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First POST: Jams

BY Miranda Neubauer | Wednesday, April 25 2012

President Barack Obama at The Sink, a bar in Boulder, Colo., on Tuesday. Instagram

"Barry" Obama or Barry White?

  • At various appearances yesterday speaking to university students in North Carolina, including on Jimmy Fallon's late-night TV show, President Barack Obama encouraged students to tweet #DontDoubleMyRate as he advocated for Congress to maintain the current interest rate on student loans. On the TV show, he also took questions from Fallon that had been asked by Twitter users. The hashtag was trending worldwide at one point yesterday.

See A and B

  • CNN noted that the Romney campaign has been using Optimizely, a tool for testing different website content with different groups of users. It's used to see what color button or call to action, like "Donate" versus "Give," for example, gets the best results. The Obama campaign has been using Optimizely too, CNN notes. It has since far earlier in the campaign, in fact, and for good reason: Obama 2008 veteran Dan Siroker is a cofounder.

Our favorite is still "Trekkies for Ron Paul"

  • The Romney campaign has been able to create the Facebook page Moms for Mitt as a result of the "war on women" debate, Mashable reports. The page already has 80,000 supporters.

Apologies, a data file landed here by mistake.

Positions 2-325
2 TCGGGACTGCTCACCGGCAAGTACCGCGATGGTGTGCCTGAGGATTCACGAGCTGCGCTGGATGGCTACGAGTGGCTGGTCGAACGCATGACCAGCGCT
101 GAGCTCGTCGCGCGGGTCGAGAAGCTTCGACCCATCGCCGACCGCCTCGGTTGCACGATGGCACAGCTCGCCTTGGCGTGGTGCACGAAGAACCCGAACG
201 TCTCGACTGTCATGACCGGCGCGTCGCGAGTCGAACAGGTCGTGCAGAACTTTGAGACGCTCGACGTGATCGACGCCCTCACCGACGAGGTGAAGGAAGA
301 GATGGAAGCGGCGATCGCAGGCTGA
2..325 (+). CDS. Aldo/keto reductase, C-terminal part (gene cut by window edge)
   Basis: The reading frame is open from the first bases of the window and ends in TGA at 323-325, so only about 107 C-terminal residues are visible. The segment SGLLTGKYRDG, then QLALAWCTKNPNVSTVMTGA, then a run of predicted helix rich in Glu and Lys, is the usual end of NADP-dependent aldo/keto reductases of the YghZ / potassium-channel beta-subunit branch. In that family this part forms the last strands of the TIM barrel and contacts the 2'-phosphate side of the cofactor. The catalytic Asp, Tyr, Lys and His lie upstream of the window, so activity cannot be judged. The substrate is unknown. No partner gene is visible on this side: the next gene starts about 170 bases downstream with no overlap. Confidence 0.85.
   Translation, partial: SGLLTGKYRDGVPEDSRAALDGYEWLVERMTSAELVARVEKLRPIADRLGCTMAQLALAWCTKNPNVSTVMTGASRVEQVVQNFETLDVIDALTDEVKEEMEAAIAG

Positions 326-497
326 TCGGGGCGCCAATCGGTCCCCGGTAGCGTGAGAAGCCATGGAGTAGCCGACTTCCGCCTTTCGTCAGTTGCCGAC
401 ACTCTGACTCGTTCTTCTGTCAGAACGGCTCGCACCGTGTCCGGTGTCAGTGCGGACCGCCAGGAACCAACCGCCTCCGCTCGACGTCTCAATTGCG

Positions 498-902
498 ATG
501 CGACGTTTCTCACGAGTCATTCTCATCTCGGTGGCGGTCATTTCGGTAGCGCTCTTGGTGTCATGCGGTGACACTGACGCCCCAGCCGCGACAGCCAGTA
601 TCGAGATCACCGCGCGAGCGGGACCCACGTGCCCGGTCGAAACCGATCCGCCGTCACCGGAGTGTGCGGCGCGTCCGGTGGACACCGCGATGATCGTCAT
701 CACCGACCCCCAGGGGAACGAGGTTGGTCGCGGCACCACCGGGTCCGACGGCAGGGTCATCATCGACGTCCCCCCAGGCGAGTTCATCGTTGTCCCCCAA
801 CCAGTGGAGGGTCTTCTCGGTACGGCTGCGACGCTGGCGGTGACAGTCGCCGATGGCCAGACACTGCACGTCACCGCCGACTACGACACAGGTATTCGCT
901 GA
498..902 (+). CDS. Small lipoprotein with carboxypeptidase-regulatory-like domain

Around the Web

  • Salesforce will be offering new cloud-based products for governments. Vivek Kundra, the company's executive vice president of emerging markets and a former chief information officer for the United States, said "Salesforce hoped to help government adapt to the 'social revolution that is taking place in the public sector,'" according to the New York Times.

  • In Mother Jones, Tim Murphy asks, "Can Reddit Vote Down a Congressman?" as he profiles the efforts of Test PAC against Rep. Lamar Smith (R-Tex.)

  • Ezra Klein of the Washington Post answered questions on Reddit. Paul Krugman will be answering questions on Reddit in May.

  • Testifying at a Senate hearing, Barry Diller said that communications laws governing TV broadcasting should be rewritten for the Internet age.

  • Newly released e-mails indicate possible collusion between News Corporation and the British government. Pro Publica highlighted the newly released e-mails.

  • A Democratic lawmaker planned to offer an amendment to CISPA to respond to privacy concerns, as will the bill's authors. The House is expected to vote on the bill Friday.

  • MPAA head Chris Dodd says that Hollywood and Silicon Valley must work together to protect intellectual property, the A.P. reported.

  • Buzzfeed noticed that the judge who ruled that an Occupy protester's Twitter activity could be handed over to Manhattan prosecutors used hashtags in his ruling.

  • Cellphone records, e-mails and voicemails are playing a key role in the trial of John Edwards, which started yesterday.

  • A new website by two people from the MIT Media Lab called NewsJack lets users remix the homepages of any news site.

  • Victims of the Lord's Resistance Army and its leader Joseph Kony, including Jolly Okot, now country director of Invisible Children, testified in front of a Senate panel yesterday. Ugandan soldiers looking for Joseph Kony say they are increasingly disillusioned because there are now so few traces of the LRA.